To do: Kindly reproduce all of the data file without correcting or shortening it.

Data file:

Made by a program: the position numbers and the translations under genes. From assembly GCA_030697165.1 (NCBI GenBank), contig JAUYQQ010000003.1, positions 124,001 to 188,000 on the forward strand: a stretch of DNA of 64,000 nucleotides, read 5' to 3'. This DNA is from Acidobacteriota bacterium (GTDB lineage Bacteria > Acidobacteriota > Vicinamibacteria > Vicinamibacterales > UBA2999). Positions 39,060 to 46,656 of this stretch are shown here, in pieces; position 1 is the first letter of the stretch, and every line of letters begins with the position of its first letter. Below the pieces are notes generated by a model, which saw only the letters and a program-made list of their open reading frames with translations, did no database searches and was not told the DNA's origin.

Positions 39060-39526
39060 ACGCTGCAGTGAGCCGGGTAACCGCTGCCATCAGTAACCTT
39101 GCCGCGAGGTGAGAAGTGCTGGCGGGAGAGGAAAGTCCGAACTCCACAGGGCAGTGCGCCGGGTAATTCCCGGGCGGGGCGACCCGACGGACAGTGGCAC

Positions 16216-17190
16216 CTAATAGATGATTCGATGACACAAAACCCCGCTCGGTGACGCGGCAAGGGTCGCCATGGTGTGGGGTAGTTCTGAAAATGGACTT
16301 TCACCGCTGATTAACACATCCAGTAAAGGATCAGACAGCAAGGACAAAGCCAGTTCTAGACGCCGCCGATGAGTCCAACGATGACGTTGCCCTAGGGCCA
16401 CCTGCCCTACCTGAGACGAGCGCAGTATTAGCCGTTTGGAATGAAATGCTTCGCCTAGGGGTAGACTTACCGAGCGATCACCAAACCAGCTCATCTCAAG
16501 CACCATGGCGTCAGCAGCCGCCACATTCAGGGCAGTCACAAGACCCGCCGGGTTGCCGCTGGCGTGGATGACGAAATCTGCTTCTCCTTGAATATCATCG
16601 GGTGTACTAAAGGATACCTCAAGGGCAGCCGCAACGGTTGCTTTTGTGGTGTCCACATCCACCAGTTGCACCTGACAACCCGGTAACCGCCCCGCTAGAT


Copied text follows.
Made by a program: the position numbers and the translations under genes. From assembly GCA_030697165.1 (NCBI GenBank), contig JAUYQQ010000003.1, positions 124,001 to 188,000 on the forward strand: a stretch of DNA of 64,000 nucleotides, read 5' to 3'. This DNA is from Acidobacteriota bacterium (GTDB lineage Bacteria > Acidobacteriota > Vicinamibacteria > Vicinamibacterales > UBA2999). Positions 39,060 to 46,656 of this stretch are shown here, in pieces; position 1 is the first letter of the stretch, and every line of letters begins with the position of its first letter. Below the pieces are notes generated by a model, which saw only the letters and a program-made list of their open reading frames with translations, did no database searches and was not told the DNA's origin.

Positions 39060-39526
39060 ACGCTGCAGTGAGCCGGGTAACCGCTGCCATCAGTAACCTT
39101 GCCGCGAGGTGAGAAGTGCTGGCGGGAGAGGAAAGTCCGAACTCCACAGGGCAGTGCGCCGGGTAATTCCCGGGCGGGGCGACCCGACGGACAGTGGCAC

Positions 16216-17190
16216 CTAATAGATGATTCGATGACACAAAACCCCGCTCGGTGACGCGGCAAGGGTCGCCATGGTGTGGGGTAGTTCTGAAAATGGACTT
16301 TCACCGCTGATTAACACATCCAGTAAAGGATCAGACAGCAAGGACAAAGCCAGTTCTAGACGCCGCCGATGAGTCCAACGATGACGTTGCCCTAGGGCCA
16401 CCTGCCCTACCTGAGACGAGCGCAGTATTAGCCGTTTGGAATGAAATGCTTCGCCTAGGGGTAGACTTACCGAGCGATCACCAAACCAGCTCATCTCAAG
16501 CACCATGGCGTCAGCAGCCGCCACATTCAGGGCAGTCACAAGACCCGCCGGGTTGCCGCTGGCGTGGATGACGAAATCTGCTTCTCCTTGAATATCATCG
16601 GGTGTACTAAAGGATACCTCAAGGGCAGCCGCAACGGTTGCTTTTGTGGTGTCCACATCCACCAGTTGCACCTGACAACCCGGTAACCGCCCCGCTAGAT